Here are three shoe styles that aren’t formal by any means, but are still more appropriate than sandals when attending an interview.
They would only be appropriate for interviews in truly casual workplaces where the dress code is relaxed.
If you need to wear a suit to the interview, for instance, you should really wear a pair of dark leather dress shoes instead (Oxfords, Derbys, or monk straps).
Brown leather penny loafers could become the most versatile pair of shoes you own.
They work so well in such a wide variety of outfits because they can easily be dressed up or dressed down.
The laceless, slip-on construction gives them a slipper-esque aesthetic, while the separate heel makes them just about formal enough to blend into more formal outfits.
I’ve specified penny loafers here because everyone loves them, but a pair of bit loafers or tassel loafers would be reasonable options too.
Loafers could be considered the most casual style of dress shoe and could potentially make for a great alternative to sandals for you.
Suede Dress Shoes
If you feel as though a pair of shiny calfskin or cowhide leather Oxfords, Derbys, or monk straps would come across as too formal for the interview, consider those same styles in suede instead.
The napped, rugged texture of suede will always look more casual than the shinier grains of leather.
Because of that, they wouldn’t be as appropriate when wearing a more formal 2-piece suit to an interview.
But if you’re wearing more of a business-casual outfit, it could work well.
Dark Boat Shoes
You’ve got to be careful with this one. It’s really important to make sure the interview is in a pretty casual setting before you choose them.
But a pair of dark boat shoes would still be better than wearing sandals when attending an interview.
Sure, they’re low-cut and slip-on, but they aren’t as revealing as a pair of sandals would be.
While they’re worth considering if you were confident that they’d be appropriate, they’d be far from the best choice.
A pair of loafers would beat a pair of boat shoes when attending a smart-casual or business-casual interview, each and every time.
Any Exceptions Where Sandals May Be OK For Interviews?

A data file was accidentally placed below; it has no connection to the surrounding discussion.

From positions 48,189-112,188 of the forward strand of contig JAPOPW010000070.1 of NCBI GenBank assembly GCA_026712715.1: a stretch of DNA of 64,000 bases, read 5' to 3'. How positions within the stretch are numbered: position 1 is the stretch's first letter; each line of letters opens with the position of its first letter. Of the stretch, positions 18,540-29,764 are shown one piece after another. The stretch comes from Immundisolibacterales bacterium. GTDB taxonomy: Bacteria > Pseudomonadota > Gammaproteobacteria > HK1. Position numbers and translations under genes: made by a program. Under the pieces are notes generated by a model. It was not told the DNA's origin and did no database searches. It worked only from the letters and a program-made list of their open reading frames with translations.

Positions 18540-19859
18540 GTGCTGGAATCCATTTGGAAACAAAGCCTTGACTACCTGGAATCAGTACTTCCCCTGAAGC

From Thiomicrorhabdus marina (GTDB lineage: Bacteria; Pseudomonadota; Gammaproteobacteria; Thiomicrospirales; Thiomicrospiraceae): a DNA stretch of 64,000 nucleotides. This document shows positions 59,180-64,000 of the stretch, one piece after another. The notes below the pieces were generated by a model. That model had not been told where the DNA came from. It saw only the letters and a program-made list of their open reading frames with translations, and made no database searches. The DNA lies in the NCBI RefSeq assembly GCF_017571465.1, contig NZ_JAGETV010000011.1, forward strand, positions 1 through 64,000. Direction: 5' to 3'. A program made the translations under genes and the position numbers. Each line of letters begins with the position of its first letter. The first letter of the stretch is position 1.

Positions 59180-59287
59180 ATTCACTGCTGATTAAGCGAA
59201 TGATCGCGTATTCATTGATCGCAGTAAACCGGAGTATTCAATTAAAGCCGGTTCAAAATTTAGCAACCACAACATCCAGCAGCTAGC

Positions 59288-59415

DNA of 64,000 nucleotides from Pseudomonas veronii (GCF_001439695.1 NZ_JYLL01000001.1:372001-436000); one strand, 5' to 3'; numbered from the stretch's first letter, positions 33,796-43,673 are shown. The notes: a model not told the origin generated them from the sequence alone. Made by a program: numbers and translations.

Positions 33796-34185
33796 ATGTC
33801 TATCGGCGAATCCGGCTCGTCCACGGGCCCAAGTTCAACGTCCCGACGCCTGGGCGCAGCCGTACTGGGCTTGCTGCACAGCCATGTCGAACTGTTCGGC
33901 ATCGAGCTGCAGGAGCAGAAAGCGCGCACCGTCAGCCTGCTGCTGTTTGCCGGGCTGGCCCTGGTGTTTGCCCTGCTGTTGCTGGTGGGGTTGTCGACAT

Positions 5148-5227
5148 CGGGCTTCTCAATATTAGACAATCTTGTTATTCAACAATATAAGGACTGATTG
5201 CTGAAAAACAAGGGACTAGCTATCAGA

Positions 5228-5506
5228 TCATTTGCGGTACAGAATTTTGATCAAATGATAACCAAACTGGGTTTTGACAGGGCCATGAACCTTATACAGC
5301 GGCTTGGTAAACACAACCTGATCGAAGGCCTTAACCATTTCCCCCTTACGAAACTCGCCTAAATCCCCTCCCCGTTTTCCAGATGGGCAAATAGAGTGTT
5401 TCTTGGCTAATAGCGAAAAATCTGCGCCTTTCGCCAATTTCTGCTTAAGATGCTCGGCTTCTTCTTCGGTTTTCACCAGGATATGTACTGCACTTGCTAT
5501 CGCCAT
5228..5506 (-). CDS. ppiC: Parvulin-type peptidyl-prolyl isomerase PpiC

There are hardly any exceptions – sandals would be inappropriate for interviews in the vast majority of cases.
Here’s an exception where a pair of sandals still wouldn’t be encouraged, but may not be quite as bad.
If the interview is for a job where you can literally wear anything and it wouldn’t matter at all, a pair of sandals wouldn’t be as offensive as it would be in stricter settings.
An example might be a tech startup where there are plenty of people turning up to work in graphic T-shirts and shorts.
Wearing a pair of sandals to an interview wouldn’t turn too many heads, but would still be considered risky.
It wouldn’t be a good idea, but you could potentially get away with it if your qualifications and experience really spoke for themselves.
Another rare exception would be if you were applying for a senior role and you were experienced and recognized within your industry to the point where the interview is just more of a formality.
In these instances, it’s almost as though you’ve “earned the right” to be more eccentric with your style choices.
A pair of sandals may be OK, assuming the workplace is pretty relaxed when it comes to the dress code in the first place.
But at the end of the day, even if you were applying for a senior role in a corporate law office, a pair of sandals still probably wouldn’t go down too well.
There you have it. Hopefully, that’s everything you could ever want to know about this pretty niche topic.
In general, it’s always best to leave the sandals at home when attending an interview. You’ve got much better alternatives that are way less likely to offend an interviewer.